From the editor: Don’t dismiss Depression glass

This week’s cover feature on Depression glass is more than an opportunity to revisit one of the 20th century’s most prevalent collectibles. The similarities between the economic climate during its debut and the current crisis may be the tipping point needed to introduce collecting to a new generation.

Just look at the similarities between then and now:

• high unemployment
• big declines in the stock market and commerce
• both were preceded by a period of people living beyond their means
• the lack of resources gave rise to a more sustainable lifestyle
• leisure became a luxury, not an expectation

Of course, our current economic problems pale in comparison to the troubles surrounding the Great Depression. Our current unemployment rate is nearing 10 percent, a far cry from the 25 percent who were out of work during the Great Depression.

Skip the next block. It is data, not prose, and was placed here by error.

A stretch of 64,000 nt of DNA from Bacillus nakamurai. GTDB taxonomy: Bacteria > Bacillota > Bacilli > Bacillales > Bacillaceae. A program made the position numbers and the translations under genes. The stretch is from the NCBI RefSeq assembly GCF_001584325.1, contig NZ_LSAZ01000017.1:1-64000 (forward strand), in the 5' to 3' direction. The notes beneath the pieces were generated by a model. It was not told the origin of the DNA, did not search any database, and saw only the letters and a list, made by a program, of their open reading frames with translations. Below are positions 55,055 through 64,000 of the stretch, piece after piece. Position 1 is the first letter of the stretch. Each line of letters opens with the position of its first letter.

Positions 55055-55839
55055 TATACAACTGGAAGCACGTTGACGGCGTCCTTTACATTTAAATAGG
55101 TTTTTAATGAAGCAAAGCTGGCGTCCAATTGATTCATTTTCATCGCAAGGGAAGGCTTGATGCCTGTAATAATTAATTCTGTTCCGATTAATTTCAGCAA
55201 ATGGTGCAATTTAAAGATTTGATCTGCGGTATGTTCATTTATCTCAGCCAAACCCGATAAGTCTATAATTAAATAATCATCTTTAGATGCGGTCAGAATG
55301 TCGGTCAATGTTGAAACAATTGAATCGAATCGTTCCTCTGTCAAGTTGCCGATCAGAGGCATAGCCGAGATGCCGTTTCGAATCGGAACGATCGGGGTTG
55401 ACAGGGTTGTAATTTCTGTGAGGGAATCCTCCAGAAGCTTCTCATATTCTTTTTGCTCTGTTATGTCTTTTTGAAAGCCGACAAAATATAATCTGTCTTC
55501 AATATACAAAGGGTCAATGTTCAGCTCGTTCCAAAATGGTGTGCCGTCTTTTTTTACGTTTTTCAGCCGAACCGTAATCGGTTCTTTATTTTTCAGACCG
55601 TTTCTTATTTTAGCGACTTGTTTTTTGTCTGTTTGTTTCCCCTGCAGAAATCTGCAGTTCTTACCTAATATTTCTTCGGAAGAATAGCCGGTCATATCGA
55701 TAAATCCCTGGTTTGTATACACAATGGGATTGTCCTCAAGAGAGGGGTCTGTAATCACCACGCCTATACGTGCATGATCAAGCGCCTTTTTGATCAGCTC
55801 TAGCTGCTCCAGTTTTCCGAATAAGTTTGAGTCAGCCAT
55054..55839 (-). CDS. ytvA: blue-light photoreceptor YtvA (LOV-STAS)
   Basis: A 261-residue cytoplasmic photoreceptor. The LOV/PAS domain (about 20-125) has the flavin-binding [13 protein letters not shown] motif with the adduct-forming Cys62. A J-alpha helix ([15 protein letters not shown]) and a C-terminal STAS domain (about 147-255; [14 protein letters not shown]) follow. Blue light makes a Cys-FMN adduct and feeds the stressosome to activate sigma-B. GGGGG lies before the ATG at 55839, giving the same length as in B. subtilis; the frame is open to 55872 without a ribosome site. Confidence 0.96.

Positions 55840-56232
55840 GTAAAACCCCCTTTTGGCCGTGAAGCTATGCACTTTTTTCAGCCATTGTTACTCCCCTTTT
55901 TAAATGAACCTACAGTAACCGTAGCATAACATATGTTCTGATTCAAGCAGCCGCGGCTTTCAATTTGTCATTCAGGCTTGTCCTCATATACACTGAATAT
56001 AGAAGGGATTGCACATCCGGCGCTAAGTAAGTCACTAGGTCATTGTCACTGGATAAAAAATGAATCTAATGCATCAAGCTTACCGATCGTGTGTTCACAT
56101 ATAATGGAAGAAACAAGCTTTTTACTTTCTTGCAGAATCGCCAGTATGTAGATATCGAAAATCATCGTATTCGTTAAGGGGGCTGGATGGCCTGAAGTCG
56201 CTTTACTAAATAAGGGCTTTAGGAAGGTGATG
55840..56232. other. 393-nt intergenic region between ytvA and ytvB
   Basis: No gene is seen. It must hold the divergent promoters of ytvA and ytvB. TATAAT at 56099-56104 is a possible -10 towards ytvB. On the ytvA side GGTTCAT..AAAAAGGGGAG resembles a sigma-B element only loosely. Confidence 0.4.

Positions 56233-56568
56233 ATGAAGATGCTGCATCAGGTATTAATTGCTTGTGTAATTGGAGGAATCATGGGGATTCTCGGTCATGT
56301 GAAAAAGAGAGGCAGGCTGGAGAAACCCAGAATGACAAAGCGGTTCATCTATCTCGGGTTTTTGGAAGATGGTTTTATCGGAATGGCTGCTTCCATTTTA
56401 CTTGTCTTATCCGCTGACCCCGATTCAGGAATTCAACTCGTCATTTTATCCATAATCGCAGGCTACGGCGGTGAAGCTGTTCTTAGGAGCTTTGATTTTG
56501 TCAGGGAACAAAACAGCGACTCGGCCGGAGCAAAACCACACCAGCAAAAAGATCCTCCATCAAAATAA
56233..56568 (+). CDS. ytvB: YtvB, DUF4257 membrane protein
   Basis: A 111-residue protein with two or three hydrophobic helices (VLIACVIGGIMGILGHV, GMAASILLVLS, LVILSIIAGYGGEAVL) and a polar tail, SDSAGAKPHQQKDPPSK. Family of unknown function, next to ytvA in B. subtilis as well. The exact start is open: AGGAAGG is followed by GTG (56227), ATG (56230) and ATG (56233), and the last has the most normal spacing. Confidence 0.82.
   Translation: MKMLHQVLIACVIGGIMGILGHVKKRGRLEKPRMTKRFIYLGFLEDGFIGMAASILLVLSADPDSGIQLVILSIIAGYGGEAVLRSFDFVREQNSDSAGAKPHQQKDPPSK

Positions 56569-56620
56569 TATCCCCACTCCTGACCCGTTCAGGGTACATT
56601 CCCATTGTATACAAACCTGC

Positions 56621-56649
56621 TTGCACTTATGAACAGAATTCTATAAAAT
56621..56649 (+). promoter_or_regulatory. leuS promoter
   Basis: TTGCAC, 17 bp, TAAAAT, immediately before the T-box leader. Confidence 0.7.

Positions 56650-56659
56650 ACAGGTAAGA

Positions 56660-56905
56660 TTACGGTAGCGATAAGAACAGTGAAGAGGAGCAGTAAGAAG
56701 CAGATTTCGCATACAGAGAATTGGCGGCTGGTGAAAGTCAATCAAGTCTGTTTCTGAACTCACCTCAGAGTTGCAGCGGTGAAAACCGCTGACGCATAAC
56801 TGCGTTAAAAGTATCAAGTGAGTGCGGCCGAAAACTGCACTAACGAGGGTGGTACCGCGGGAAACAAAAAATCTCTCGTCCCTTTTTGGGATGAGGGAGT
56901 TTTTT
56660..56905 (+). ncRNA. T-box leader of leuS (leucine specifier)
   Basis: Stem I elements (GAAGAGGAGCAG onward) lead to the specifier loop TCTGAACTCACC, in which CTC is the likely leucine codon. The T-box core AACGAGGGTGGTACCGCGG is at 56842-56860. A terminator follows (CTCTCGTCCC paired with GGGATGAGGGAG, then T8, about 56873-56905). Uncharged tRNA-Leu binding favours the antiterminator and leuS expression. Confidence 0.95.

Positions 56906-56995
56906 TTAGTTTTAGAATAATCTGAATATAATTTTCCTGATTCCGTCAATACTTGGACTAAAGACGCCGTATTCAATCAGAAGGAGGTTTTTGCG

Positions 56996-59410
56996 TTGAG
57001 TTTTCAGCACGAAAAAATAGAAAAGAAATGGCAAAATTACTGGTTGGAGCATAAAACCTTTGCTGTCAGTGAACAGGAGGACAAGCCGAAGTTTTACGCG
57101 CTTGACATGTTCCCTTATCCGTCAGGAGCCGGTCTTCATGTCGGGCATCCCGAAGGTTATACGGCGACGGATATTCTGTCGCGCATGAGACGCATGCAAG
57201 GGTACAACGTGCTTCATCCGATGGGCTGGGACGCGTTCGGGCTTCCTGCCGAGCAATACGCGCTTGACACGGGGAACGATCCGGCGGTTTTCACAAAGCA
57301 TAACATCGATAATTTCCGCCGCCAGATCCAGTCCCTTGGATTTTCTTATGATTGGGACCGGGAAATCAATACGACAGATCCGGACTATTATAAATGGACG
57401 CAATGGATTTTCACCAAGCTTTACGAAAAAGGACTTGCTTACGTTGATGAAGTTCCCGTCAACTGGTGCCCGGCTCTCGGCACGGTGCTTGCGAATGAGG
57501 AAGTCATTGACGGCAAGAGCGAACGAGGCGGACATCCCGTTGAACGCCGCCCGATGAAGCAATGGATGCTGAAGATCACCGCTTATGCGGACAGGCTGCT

Depression glass gained its foothold in American popular culture because of the way it was marketed to cash-strapped consumers. It was mainly used as a sales premium or value-added component to draw shoppers back into stores. Dishes were packed into boxes of soap or given away at local movie theaters.

Manufacturers were prolific in producing Depression glass. One account puts the number of different manufacturers at more than 20, which made more than 100 patterns. Its low quality meant ever-increasing output.

Thanks to their marketing push, collectors today have a wide variety of patterns to choose from, not to mention a wide variety of prices.

Noted collectible glass expert Ellen Schroy said sellers of Depression-era glass notice that all of their buyers are using the glass that they buy. She also notes that Depression glass has been identified as one of the hottest areas of interest among collectibles sold on the Internet.

It’s common to see dealers during Depression glass shows offering his or her opinion about the source of a particular piece. Depression glass, she said, is one area of the antiques and collectibles marketplace where knowledge is freely shared.

Hopefully the generosity of dealers, affordable price points and quantity available continue to attract new collectors.

Eric Bradley